Kerberized NFS with FreeIPA on CentOS 7 and Fedora 28

I have an NFS server on a KVM guest, and I want to integrate auth into my IdM server so I can have an automount readily accessible from any of the hosts.

Most of my hosts are CentOS 7, but my personal laptop is running Fedora 28.

What I’ve done already

  • The FreeIPA server is already installed (refer to the Red Hat 7 IdM Install Guide)
  • Replica is already installed and providing failover CA and DNS services
  • Hosts are registered with the FreeIPA server

Configure FreeIPA

You need to add the service to both the client and server:

[root@ipa ~]# ipa service-add nfs/store.lan.nathancurry.com
[root@ipa ~]# ipa service-add nfs/tiny.lan.nathancurry.com

And then run the following on the NFS server and NFS client to import the keytab:

# Authenticate
[root@store ~]# kinit admin
# Pull a keytab for the hostname (FQDN)
[root@store ~]# ipa-getkeytab -s ipa.nathancurry.com -p nfs/`uname -n` -k /etc/krb5.keytab

Set up NFS

Install the necessary packages:

# Server:
[root@store /]# yum -y install nfs-utils nfs4-acl-tools
# Client:
[root@tiny /]# dnf -y install nfs-utils

Then on the server, I uncommented/edited the following lines to disable nfs3:

[nfsd]
vers3=n

Add exports to /etc/exports:

/exports/share 192.168.7.0/24(rw,sec=krb5)

I export the entire data drive mount, which may be a security concern in a production environment but is no problem here. In any case, you can provide pretty detailed controls with the nfs4-acl-utils package installed above.

I restrict sharing to only my LAN’s subnet. the sec option takes sys, krb5, krb5i, and krb5p options, in order of increasing security and overhead. I’m just setting up Kerberos auth for now, so I’m forgoing integrity and privacy controls.

Bring up the NFS server:

[root@store /]# firewall-cmd --add-service=nfs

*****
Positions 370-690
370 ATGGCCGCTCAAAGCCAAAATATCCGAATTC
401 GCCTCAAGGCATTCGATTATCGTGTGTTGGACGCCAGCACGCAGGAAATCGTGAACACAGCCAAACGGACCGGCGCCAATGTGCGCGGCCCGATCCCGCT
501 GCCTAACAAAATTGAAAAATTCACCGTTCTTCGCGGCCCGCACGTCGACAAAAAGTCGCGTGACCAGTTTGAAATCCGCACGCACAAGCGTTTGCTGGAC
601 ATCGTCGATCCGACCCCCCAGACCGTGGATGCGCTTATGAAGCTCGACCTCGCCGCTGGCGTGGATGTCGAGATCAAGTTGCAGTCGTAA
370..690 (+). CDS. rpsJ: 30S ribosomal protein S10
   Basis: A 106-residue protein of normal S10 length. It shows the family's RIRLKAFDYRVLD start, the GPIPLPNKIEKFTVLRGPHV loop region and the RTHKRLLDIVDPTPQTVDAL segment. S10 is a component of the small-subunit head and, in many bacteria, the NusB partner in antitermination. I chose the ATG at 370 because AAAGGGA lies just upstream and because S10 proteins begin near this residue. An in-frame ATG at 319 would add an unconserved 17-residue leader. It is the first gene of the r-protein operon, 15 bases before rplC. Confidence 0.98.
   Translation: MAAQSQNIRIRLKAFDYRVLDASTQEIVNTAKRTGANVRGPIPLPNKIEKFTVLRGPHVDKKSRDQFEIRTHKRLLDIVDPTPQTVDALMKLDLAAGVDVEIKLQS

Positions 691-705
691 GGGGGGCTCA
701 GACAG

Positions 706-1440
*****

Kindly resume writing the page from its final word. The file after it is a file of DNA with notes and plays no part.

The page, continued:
[root@store /]# firewall-cmd --add-service=nfs --permanent
[root@store /]# systemctl start nfs
[root@store /]# systemctl enable nfs
# And for good measure
[root@store /]# exportfs

Note that on earlier versions of CentOS 7, you may have to start and enable nfs-secure-server.service. And if you run NFS3, you have to add the firewall services nfs3 and rpc-bind.

Set up mounts

I want a portable directory that follows me from computer to computer, perhaps as a remote home on all hosts besides my laptop once I free up my USB3 SSD. Static isn’t a bad choice, but I’m going with full-blown autoshares.

Option 1: Static

The following works as a static solution that doesn’t automount at boot and which my user account can mount without privilege escalation:

store:/exports/share/port /home/nc/port nfs vers=4,sec=krb5,noauto,user 0 0

Option 2: Manual AutoFS Configuration

While the end goal is to have FreeIPA push these changes to the clients, I had trouble configuring IPA. To avoid chasing my tail, I set up AutoFS locally to make sure I had a sane config:

# Create a new file /etc/auto.direct:
/home/nc/port     fstype=nfs,rw,sec=krb5    store:/exports/share/port

# Source the file by adding the following to /etc/auto.master
/- auto.direct

# Restart services
nc@tiny: ~ $ sudo systemctl restart nfs autofs

# Check that it's working
nc@tiny: ~ $ ls ~/port/
bin  build  git  go  sites  terraform
nc@tiny: ~ $ mount | grep /home/nc/port
auto.direct on /home/nc/port type autofs (rw,relatime,fd=5,pgrp=8250,timeout=300,minproto=5,maxproto=5,direct,pipe_ino=1169118)
store:/srv/share/port on /home/nc/port type nfs4 (rw,relatime,vers=4.2,rsize=1048576,wsize=1048576,namlen=255,hard,proto=tcp,timeo=600,retrans=2,sec=krb5,clientaddr=192.168.7.77,local_lock=none,addr=192.168.7.44)

Option 3: FreeIPA and AutoFS

I set this up through the WebUI, though it’s trivial to set up through the CLI as well.

  1. Go to Network Services > Automount
  2. Under default, verify that the auto.master map has an entry for auto.direct with Key = /-
  3. In the auto.direct map, add an entry with Key = * (or CIDR block, or host name) and Mount Information = -fstype=nfs4,rw,sec=krb5,soft,rsize=8192,wsize=8192 store.lan.nathancurry.com:/srv/share/port

This is basically the same information as in a regular AutoFS config. I ended up having to uninstall the ipa-client from my laptop, reinstall, and rerun the ipa-automount install, but when I rebooted, it worked:

nc@tiny: ~ $ ls port
ls: cannot open directory 'port': Stale file handle
nc@tiny: ~ $ kinit nc
Password for nc@LAN.NATHANCURRY.COM:
nc@tiny: ~ $ ls port
bin  build  git  go  sites  terraform

Resources: